One of the most commonly asserted claims in support of the Book of Mormon is that Joseph could not possibly have created it, regardless of the time allotted to prepare such homework. Numerous LDS scholars and leaders have elaborated upon the literary complexity of the work; a view very few outside of Mormonism share.

The commonality of the themes exhibited throughout the book are chronicled in The Cultural Context Preceding the Book of Mormon section of this website. Joseph did not have to look far to find contemporary sources of inspiration which closely parallel the Book of Mormon thesis – that Native Americans were of Hebrew origin, and retained an evangelical concern for their salvation.

Richard Bushman observed in Rough Stone Rolling that Joseph “had a green thumb for growing ideas from tiny seeds.” (p. 449) We invite the reader to more fully consider the Smith family dynamics, Joseph’s actions in context, as well as the cultural context which brought forth Mormonism.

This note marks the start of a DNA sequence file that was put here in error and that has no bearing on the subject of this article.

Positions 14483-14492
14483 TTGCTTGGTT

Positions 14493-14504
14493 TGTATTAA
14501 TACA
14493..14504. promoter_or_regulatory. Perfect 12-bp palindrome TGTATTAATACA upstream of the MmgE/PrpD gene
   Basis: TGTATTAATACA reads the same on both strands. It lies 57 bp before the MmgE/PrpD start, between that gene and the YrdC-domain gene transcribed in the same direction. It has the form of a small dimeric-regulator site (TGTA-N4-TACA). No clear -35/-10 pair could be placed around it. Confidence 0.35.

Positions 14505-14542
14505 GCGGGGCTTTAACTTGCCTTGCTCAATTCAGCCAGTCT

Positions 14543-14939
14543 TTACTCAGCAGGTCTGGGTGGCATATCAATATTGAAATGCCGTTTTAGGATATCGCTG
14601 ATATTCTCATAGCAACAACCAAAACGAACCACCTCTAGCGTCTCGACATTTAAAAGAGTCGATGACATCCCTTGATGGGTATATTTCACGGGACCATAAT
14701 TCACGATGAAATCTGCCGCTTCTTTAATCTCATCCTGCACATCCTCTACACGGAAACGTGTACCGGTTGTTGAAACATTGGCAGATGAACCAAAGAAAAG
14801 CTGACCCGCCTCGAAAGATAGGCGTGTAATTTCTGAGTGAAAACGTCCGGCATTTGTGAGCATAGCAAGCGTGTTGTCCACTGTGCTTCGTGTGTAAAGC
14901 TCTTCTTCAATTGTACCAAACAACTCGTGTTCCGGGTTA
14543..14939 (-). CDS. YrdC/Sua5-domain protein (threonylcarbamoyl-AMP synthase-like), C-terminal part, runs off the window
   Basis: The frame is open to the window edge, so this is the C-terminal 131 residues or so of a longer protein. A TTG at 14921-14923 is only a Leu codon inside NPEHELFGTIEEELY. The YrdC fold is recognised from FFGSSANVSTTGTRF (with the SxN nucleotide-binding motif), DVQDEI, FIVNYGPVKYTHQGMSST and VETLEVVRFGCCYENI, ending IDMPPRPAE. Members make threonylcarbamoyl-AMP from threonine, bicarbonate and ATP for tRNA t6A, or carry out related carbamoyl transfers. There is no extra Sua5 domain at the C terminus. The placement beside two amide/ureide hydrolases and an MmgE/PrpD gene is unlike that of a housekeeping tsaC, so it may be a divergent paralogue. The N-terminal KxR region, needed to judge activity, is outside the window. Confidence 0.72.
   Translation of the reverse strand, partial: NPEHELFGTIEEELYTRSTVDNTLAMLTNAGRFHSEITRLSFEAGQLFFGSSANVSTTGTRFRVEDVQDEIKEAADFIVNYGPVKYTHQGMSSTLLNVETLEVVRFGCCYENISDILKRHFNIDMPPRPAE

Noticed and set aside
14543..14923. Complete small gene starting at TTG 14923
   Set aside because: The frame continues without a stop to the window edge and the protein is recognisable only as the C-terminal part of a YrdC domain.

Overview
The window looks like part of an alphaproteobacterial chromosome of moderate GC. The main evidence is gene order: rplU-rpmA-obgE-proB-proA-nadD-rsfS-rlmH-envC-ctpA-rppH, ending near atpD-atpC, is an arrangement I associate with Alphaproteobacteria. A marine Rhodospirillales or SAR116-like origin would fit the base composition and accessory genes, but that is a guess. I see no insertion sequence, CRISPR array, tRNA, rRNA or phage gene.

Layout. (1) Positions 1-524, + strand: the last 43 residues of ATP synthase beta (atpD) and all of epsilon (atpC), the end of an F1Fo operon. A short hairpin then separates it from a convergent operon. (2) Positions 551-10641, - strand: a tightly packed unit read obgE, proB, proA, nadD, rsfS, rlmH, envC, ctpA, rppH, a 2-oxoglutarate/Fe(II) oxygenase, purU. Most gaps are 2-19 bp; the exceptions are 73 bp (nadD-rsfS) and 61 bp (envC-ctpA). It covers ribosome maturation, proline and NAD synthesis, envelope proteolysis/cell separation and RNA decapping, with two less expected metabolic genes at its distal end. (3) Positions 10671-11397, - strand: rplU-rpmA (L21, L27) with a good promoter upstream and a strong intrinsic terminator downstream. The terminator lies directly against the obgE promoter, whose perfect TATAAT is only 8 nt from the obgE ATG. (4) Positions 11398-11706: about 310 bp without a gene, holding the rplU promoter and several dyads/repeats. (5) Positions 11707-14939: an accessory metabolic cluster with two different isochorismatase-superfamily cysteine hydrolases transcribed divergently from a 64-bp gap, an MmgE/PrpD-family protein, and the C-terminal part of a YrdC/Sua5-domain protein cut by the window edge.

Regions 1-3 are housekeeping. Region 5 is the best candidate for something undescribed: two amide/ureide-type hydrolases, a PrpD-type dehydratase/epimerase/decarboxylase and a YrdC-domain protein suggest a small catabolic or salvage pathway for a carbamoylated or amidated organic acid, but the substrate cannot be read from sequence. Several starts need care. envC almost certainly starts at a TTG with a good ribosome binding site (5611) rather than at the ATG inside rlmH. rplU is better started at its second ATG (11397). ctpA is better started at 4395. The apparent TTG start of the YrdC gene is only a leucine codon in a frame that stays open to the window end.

Much has already been written about Mormonism’s founding prophet. Excellent resources include:

    • Deseret Book provides an LDS approved biography of Joseph Smith via Richard Bushman’s Rough Stone Rolling.
    • Fawn Brodie’s less apologetic portrait of Smith, No Man Knows My History, broke new ground in 1945. Though her work was immediately derided as anti-mormon lies, many of her assertions have now been validated in official LDS materials.
    • Dan Vogel delivers a thorough examination of how Joseph Smith and the Book of Mormon came to be in Joseph Smith, The Making of a Prophet.
    • Michael Quinn provides the most comprehensive examination of the Smiths’ treasure digging heritage in Early Mormonism and the Magic World View.

[1] Natural Born Seer, p. xiii.
[2] History of the Pioneer Settlement of Phelps & Gorham’s Purchase, Turner, 214.
[3] Ensign, Plates of Gold, Steven E. Snow, LDS Church Historian, Sept. 2015.
[4] Sunstone: Treasure-seeking Then and Now, 1987, vol. 2, no. 5, 5.
[5] Lucy Smith, Biographical Sketches, 85.
[6] Autobiography of Parley P. Pratt, 47.